- Instead of focusing on the latest trends and apps focus on knowledge and behaviours online. The world online is constantly changing, every day there is a new trend. Therefore, it might be hard to keep up on these trends. Instead, allow students to evaluate what they see and recognise whether it is acceptable or not.
- Set an example and hold the same expectations of the student’s behaviour whenever a student is online at school. Whether they are on their phone or logged into a school computer. Schools need to ensure that they are also supporting parents or carers, and getting them involved, so they can incorporate the same principles at home.
- For younger students who may have just got their first phone or have had one for a while. The BBC Own It app is a great tool to help students become more cyber safe.
External support for students.
This is crucial for students to understand this part of internet safety. Seeking support should not feel embarrassing nor a student should be made to feel anything negative towards reporting online abuse. Most social media platforms have a report and block option. However, in some cases, the police must be called. You can also contact Childline and the NSPCC for advice.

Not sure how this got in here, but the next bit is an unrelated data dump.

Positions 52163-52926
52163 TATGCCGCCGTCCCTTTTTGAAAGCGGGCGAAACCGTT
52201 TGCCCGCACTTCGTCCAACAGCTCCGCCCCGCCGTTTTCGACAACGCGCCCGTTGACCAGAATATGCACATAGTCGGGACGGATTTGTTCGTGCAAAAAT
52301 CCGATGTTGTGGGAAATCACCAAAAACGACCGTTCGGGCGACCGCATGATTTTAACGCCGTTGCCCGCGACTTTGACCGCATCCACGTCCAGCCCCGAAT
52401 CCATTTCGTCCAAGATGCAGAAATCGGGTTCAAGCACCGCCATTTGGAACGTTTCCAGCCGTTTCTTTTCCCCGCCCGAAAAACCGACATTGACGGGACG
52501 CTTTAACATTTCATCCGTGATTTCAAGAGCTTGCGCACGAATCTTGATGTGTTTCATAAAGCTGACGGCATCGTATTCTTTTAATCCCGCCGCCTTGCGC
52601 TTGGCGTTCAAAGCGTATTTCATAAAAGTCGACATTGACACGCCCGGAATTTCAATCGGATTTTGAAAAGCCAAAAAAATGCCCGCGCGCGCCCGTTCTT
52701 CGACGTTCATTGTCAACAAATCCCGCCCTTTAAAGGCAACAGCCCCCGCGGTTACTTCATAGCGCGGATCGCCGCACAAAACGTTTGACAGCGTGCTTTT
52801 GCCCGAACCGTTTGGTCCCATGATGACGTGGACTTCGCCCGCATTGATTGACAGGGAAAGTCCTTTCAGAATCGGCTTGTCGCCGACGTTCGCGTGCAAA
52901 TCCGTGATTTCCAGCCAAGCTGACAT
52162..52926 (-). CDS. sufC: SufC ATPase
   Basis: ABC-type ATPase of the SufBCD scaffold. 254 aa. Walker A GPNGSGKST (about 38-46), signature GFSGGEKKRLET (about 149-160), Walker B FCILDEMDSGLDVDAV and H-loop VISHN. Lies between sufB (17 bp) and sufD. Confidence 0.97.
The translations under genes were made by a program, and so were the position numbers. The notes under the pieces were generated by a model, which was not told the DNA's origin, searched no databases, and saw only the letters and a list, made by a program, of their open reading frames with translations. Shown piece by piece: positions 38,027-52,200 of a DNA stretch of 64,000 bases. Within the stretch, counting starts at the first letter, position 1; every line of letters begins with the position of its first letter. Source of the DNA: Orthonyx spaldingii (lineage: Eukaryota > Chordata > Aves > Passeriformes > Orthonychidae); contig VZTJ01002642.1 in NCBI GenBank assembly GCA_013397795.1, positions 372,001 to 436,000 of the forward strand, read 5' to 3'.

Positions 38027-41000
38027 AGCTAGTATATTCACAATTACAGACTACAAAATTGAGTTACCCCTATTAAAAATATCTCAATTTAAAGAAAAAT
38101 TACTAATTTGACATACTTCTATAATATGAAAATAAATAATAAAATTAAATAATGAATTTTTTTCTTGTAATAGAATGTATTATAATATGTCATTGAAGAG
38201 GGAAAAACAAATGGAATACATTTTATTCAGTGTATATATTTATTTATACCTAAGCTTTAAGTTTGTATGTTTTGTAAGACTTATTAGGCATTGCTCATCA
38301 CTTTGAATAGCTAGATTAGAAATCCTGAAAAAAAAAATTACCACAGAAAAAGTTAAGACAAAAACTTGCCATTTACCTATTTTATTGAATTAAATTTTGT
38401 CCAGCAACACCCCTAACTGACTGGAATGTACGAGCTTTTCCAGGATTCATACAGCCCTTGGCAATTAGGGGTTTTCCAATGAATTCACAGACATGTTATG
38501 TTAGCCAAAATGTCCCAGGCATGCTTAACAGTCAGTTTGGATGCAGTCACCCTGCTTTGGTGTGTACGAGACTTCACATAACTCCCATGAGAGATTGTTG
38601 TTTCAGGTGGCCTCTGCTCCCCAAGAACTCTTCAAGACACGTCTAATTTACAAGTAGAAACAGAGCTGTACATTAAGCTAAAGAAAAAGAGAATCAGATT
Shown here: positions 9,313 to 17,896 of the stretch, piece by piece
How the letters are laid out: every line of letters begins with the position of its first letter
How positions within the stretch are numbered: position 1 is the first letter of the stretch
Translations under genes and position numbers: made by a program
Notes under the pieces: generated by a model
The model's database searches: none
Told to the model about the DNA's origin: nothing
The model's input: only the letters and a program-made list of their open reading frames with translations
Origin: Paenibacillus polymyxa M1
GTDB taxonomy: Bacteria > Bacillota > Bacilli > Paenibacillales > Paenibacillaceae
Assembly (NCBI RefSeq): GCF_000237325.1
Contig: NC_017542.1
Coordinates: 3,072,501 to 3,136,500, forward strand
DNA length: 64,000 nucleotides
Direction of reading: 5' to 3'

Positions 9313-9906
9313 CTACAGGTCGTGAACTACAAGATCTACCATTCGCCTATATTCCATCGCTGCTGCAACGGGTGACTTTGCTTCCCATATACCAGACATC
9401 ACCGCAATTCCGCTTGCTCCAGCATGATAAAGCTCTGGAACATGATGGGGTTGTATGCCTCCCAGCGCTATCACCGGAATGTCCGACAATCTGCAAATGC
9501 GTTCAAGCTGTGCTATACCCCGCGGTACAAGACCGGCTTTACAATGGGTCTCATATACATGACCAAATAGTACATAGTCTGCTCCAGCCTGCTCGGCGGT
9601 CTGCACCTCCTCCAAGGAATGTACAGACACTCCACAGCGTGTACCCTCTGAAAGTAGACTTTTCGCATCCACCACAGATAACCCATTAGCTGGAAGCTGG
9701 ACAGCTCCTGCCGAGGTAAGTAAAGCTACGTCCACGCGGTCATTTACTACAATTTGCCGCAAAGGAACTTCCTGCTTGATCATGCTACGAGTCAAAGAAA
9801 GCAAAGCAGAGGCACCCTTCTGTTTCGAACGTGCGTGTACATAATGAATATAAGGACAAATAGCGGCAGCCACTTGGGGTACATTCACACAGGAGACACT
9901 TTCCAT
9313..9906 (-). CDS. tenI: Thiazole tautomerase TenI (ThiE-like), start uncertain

- Think you know education programme has information for children and parents which can be used from home.
If teachers feel like they need more support and training on how to approach online safety lessons and activities the NSPCC offers CPD verified online safety training for teachers to feel more confident on the subject. Ensuring their duty of care is covered by understanding the principles of online safety according to The Online Safety Guide policies.